Perfins. Stamps punched with "perforated initials" or other designs and used generally by commercial firms in order to deter theft.
Perforation. The punching out of holes between stamps in order to aid in their separation. There are various kinds and sizes or perforations which are measured by a perforation gauge. Often, a particular size of perforation can differ on stamps that look very much alike. Different valuations can be the result.
Perforation Gauge. A metal, plastic or cardboard instrument used (easily) to measure the size of perforations (see above).
Philately. The collection and study of postage stamps and related items.
Photogravure. Modern printing process where stamps are printed through the photographic plate making process and through the use of chemicals.
Plate. The printing unit place on a press to print stamps.
Plate Block, or Plate Number Block. A block of stamps which includes the corner selvage from the pane and bearing plate numbers from the printing process.
PNC. Plate number coil.
Postage Dues. Stamps or markings that indicate an underpayment of postage.
Postal History. The study of postal markings, routes and rates of mail. And anything to do with the history of the mails.
Postmark. An official postal marking usually giving the date and origin or a piece of mail and is often part of the cancellation obliterating a stamp to prevent reuse.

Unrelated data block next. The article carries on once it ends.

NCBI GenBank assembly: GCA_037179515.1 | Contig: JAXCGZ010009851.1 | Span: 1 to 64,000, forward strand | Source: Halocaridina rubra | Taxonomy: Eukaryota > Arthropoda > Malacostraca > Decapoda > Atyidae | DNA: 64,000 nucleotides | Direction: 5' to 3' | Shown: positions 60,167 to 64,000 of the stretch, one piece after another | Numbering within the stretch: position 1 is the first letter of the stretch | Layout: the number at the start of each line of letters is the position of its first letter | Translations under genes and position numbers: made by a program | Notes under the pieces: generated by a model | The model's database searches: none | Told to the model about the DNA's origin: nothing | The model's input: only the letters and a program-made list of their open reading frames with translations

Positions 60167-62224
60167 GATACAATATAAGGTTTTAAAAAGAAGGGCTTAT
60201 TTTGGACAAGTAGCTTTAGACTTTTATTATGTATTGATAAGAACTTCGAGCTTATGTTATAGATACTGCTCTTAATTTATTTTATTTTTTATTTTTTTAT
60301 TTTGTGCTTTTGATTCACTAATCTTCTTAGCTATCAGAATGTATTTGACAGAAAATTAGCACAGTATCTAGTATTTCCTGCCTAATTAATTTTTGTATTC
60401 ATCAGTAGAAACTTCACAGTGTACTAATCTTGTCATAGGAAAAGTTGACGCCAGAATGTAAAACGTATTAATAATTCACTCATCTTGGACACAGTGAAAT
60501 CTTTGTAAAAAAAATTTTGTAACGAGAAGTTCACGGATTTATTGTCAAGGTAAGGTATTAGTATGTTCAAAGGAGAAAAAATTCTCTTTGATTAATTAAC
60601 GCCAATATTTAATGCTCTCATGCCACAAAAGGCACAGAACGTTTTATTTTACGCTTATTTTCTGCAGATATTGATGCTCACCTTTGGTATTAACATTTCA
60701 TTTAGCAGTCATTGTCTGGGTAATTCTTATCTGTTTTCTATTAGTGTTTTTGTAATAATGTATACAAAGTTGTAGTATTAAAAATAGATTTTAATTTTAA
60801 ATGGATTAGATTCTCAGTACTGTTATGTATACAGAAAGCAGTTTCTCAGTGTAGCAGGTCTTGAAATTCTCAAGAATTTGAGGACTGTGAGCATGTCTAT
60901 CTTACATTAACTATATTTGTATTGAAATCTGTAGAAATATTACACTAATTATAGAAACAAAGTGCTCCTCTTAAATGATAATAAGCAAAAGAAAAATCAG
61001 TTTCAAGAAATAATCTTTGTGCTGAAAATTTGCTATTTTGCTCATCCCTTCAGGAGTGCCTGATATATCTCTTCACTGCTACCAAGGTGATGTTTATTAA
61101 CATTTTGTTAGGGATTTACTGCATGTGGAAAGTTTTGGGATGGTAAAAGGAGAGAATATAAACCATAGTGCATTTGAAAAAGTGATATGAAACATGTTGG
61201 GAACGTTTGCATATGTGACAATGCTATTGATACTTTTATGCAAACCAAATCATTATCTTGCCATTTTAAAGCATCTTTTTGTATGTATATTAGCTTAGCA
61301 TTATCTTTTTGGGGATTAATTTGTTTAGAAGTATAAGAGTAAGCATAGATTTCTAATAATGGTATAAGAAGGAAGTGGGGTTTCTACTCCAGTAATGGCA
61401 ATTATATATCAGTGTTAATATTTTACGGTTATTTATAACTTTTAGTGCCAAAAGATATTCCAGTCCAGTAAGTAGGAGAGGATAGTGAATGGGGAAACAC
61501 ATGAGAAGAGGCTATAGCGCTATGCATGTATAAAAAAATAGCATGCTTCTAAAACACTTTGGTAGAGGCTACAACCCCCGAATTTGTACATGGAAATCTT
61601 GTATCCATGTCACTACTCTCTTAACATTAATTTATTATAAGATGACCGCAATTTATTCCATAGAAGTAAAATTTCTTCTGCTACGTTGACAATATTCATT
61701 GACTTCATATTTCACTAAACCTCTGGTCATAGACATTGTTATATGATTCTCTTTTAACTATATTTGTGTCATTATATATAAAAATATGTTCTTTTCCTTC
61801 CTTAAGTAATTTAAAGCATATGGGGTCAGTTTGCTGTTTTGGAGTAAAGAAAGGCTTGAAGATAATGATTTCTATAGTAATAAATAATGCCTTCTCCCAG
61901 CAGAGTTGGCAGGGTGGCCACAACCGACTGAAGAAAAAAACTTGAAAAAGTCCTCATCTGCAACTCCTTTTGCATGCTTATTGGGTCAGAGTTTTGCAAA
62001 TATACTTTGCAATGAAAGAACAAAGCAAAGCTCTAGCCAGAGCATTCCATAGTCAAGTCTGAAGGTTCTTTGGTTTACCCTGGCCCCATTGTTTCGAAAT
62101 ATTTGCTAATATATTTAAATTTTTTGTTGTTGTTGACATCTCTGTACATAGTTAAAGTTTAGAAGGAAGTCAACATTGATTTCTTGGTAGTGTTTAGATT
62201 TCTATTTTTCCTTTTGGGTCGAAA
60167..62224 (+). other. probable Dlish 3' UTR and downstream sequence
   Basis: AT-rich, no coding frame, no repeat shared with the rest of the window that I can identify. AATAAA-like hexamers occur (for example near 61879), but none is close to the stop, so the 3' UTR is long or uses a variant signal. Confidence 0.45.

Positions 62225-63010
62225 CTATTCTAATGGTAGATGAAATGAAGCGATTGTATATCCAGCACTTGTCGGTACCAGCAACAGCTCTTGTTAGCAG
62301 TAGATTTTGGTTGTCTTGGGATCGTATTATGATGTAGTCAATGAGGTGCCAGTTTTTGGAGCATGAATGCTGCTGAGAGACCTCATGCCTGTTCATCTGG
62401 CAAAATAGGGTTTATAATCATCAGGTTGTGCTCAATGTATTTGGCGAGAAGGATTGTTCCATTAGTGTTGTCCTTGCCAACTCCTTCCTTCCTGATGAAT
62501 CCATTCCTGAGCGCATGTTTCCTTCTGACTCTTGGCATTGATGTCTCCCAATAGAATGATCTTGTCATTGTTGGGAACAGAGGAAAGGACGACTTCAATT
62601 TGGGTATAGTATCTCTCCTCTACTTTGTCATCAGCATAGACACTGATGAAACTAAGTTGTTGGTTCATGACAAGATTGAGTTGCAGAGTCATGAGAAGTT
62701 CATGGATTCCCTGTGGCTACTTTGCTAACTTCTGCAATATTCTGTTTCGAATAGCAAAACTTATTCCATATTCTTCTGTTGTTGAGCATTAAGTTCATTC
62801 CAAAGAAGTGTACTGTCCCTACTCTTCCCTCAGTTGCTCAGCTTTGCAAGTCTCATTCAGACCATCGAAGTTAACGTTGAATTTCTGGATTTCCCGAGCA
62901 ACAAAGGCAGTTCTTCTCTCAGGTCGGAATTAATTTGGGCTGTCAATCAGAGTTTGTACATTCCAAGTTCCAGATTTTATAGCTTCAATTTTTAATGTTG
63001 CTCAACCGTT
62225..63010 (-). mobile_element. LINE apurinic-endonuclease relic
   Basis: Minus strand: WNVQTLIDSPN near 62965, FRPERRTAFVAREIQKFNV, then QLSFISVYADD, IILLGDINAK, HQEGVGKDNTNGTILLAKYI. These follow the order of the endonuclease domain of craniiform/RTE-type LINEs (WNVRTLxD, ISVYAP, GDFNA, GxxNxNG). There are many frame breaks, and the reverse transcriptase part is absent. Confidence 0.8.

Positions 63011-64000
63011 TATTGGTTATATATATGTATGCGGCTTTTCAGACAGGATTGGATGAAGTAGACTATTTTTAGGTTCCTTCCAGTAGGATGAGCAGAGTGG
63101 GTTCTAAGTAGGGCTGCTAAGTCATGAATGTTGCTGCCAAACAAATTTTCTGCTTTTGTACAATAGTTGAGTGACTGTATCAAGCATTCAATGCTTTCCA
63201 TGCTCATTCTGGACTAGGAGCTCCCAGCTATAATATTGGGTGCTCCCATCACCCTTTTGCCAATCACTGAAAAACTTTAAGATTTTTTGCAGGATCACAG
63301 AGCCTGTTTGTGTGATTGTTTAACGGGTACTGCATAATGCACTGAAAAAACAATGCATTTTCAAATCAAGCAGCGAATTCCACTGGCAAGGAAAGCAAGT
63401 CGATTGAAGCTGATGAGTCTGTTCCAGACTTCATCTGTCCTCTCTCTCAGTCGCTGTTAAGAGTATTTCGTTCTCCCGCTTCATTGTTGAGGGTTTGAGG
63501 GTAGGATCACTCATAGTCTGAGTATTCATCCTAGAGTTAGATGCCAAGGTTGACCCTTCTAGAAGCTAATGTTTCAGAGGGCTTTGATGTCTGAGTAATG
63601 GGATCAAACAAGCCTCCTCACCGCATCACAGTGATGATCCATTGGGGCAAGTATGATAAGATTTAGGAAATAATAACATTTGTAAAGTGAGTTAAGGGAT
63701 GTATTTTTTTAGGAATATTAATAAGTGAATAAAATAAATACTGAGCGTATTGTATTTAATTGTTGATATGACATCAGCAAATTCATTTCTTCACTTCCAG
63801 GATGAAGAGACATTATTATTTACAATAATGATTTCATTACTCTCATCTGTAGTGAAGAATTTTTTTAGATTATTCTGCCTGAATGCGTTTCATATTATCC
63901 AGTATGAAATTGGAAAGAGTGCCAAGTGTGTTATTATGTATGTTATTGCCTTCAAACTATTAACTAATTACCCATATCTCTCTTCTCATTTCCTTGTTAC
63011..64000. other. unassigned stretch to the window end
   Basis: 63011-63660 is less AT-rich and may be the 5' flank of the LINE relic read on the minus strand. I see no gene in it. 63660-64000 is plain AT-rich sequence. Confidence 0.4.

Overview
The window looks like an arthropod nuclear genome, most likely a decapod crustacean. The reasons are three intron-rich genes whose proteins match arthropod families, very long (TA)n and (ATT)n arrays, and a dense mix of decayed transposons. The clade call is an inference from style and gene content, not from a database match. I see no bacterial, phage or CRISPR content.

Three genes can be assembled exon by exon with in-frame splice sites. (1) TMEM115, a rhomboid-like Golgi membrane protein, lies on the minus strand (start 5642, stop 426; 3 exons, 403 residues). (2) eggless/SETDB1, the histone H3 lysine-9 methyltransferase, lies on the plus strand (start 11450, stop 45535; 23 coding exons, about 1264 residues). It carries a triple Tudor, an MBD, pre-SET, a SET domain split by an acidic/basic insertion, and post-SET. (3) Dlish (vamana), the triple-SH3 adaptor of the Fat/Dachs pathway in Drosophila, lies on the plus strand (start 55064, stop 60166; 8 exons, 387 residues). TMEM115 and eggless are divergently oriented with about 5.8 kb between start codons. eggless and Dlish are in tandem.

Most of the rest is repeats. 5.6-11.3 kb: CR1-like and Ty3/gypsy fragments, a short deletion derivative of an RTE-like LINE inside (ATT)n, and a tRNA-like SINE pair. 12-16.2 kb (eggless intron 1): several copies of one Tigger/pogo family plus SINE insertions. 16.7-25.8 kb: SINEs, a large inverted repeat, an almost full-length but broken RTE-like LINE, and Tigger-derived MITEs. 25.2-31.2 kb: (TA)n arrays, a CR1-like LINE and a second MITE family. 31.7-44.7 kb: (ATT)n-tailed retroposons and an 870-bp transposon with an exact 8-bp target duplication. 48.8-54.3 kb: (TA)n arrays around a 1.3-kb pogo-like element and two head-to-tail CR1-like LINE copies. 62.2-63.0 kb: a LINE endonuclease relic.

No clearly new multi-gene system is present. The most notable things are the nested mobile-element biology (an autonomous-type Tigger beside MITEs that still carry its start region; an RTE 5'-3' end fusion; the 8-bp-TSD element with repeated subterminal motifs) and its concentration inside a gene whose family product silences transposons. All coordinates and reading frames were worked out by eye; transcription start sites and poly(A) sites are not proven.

Precancel. Stamp with a special cancellation or overprint and which was applied before the stamp is used on mail. This bypasses normal cancelling and saves much time when large numbers of mail are being used.
Proofs. Trial impressions from a die or printing plate that are made before the formal production of stamps. Such proofs are made to check defects in the plate work or design of the stamps.
Reprint. A stamp printed from its original plate after that stamp has ceased to be sold and postally used.
Revenues. Stamps usd for the prepayment of payment of various kinds of taxes.
Rouletting. The piercing of the paper between stamps (as opposed to perforations which are holds) that creates slits that aid in separating the stamps.
Selvage. The unprinted marginal area around the outer edges on a sheet or pane of stamps.
"Specimen". Stamp or stationery overprinted "Specimen" and distributed to member countries of the Universal Postal Union.
Tagging. The impregnation of phosphorescent dies into the paper used to print a stamp. When "read" by special Ultra Violet machines during mail processing, the phosphors determine the face value of the stamp(s) being used to pay postage.
Topical or Thematic. A stamp or piece of stationery showing a particular subject; i.e., horses, birds, pandas, automobiles, athletic events, etc.
Unused. An uncancelled stamp (as opposed to a mint stamp, see above), but one that has been hinged for mounting into an album. Such stamps can be either gummed or ungummed (the gum having been washed off).
Used. A stamp or stationery item that has been used for the purpose for which it was intended: usage on the mail. Such an item usually bears all or part of a cancel or obliteration device.
Variety. A variation from the standard form of a stamp. Varieties can include watermarks, different kinds of perforations, wrong colors or printing and production mistakes (overinking, missing colors, etc.)
Watermark. A machine-applied, deliberate thinning of paper during its manufacture, to produce a semi-transparent pattern or design of some kind.